While the cooler weather in the south and central part of B.C. over the past week has led to calmer fire conditions, fire season is not yet over.
During a press conference Wednesday, Cliff Chapman of the BC Wildfire Service said with more humid days and evenings, cooler temperatures and longer nights, the province is moving out of the worst part of the fire season.
“It is our optimistic opinion that we're hopefully out of the bad part of the fire season, where we see some of the significant fire runs that we have seen, but there is still a chance with a cold front potentially passing in three weeks time that we may see the fires challenge our control lines,” Chapman said.
“We're not out of it, we still have a lot of work to do.”
Chapman said to truly put the fire season behind, B.C. needs a “season-ending rain event” — something that's not currently in the forecast. The province has seen very little rain for many months, as B.C. struggles with an unprecedented drought. Currently, 80% of the province is under Level 4 or 5 drought conditions.
Across B.C., about 3,800 properties remain under an evacuation order, including about 400 in the West Kelowna area. An additional 34,000 properties are under an evacuation alert.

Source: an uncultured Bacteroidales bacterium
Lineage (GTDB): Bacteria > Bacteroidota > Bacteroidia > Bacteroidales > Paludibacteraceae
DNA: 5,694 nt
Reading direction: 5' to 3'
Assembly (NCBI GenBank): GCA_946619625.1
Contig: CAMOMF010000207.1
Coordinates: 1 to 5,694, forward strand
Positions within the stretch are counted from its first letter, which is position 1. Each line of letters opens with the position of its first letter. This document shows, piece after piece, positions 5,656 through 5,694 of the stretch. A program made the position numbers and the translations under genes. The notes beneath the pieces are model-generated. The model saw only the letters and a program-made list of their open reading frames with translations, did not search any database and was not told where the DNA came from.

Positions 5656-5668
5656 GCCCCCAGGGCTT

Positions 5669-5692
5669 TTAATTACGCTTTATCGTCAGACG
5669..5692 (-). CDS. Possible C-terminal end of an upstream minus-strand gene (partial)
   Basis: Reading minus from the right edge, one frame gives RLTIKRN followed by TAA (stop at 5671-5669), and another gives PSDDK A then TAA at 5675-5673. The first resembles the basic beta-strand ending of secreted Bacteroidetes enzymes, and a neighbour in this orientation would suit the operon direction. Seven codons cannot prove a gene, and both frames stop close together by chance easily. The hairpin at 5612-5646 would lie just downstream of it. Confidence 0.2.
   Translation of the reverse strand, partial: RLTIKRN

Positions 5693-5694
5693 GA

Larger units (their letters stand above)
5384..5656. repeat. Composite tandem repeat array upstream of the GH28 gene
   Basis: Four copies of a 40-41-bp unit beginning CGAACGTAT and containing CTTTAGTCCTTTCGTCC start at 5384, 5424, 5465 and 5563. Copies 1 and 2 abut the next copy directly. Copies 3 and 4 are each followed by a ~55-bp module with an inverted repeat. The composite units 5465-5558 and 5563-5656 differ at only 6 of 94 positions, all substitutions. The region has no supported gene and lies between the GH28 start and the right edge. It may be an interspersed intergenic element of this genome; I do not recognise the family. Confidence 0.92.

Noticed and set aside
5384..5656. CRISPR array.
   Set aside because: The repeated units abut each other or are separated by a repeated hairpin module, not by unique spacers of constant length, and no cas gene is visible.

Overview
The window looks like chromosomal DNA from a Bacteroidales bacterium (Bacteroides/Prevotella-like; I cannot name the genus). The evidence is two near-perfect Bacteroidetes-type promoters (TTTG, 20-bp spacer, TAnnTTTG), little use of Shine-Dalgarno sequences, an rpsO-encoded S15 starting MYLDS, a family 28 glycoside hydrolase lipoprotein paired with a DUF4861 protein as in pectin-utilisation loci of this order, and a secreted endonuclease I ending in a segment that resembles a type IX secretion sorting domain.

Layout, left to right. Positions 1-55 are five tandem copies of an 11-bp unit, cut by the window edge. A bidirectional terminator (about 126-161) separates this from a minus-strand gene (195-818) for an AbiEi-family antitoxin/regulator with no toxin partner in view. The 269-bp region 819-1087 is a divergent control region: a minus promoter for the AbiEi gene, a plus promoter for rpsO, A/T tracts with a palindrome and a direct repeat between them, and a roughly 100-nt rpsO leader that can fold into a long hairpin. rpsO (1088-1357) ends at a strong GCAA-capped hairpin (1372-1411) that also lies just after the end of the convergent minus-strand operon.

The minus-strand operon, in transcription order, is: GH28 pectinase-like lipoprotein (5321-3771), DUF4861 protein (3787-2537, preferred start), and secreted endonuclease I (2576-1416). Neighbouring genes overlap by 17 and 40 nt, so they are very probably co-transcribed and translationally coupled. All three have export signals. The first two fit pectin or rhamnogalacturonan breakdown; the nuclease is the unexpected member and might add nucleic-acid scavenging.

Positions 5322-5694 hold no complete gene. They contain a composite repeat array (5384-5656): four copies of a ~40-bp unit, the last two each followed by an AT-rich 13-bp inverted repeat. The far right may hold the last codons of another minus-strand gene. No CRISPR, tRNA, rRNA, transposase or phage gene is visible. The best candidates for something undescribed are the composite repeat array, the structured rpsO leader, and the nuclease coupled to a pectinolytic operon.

To date, more than 2.25 million hectares has been burned in B.C. this fire season. The most area burned prior to this season was in 2018, when 1.35 million hectares burned.
And while the south and central parts of the province have seen calmer fire conditions in recent weeks, the north saw strong winds last weekend that whipped up a number of fires. Chapman said they saw fire runs of 20 to 30 kilometres in the province's north last weekend.
During Wednesday's press conference, Emergency Management Minister Bowinn Ma said the government has declared B.C.'s record-breaking wildfire season as a Disaster Financial Assistance-eligible event, meaning local governments can apply for infrastructure repair funding.
Ma said the funding can cover up to 95% of the costs for losses that are not insurable, like public roads and other public infrastructure.
She said it's “far too early” to be able to estimate how much funding will be given out through the program.
“We'll need to work very closely with communities to understand the kind of structure loss that they're facing, the kinds of supports that they need,” Ma said.
“Wildfire insurance is widely available across the province except in the public sector and so most of the Disaster Financial Assistance here will go to support First Nations, local governments and regional districts in the rebuilding of public infrastructure."
She said residents who lost homes to the fire and were not insured are not eligible to receive DFA funding.
“In many communities like the Kelowna area ... the rate of people who have their homes insured is quite high, so that's really good news,” Ma said.
“That being said, those who do not have insurance, we are very aware that they will likely require ongoing supports in terms of housing and their immediate needs ... there will be a question as to what kind of medium- and longer-term supports will be required by those who are in the unfortunate position of not having insurance.”